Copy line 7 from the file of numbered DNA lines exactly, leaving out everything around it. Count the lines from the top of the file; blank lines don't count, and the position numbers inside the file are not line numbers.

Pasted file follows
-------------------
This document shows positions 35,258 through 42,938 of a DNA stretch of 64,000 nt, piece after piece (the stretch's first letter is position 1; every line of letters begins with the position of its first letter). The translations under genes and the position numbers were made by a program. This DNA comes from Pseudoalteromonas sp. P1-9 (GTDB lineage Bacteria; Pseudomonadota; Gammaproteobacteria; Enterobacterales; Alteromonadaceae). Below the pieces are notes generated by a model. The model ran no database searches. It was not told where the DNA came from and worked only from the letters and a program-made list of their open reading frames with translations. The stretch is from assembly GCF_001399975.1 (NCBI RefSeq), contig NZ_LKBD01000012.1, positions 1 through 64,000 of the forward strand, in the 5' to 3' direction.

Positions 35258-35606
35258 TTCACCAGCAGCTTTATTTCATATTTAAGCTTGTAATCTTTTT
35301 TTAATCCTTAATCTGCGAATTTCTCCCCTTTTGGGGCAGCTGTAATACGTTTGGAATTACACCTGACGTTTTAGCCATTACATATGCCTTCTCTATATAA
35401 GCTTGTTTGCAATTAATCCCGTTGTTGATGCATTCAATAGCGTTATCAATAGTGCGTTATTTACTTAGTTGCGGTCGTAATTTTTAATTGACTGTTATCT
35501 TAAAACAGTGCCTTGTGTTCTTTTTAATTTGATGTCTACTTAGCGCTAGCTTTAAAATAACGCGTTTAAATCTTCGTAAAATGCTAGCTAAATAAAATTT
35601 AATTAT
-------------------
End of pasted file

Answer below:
35601 AATTAT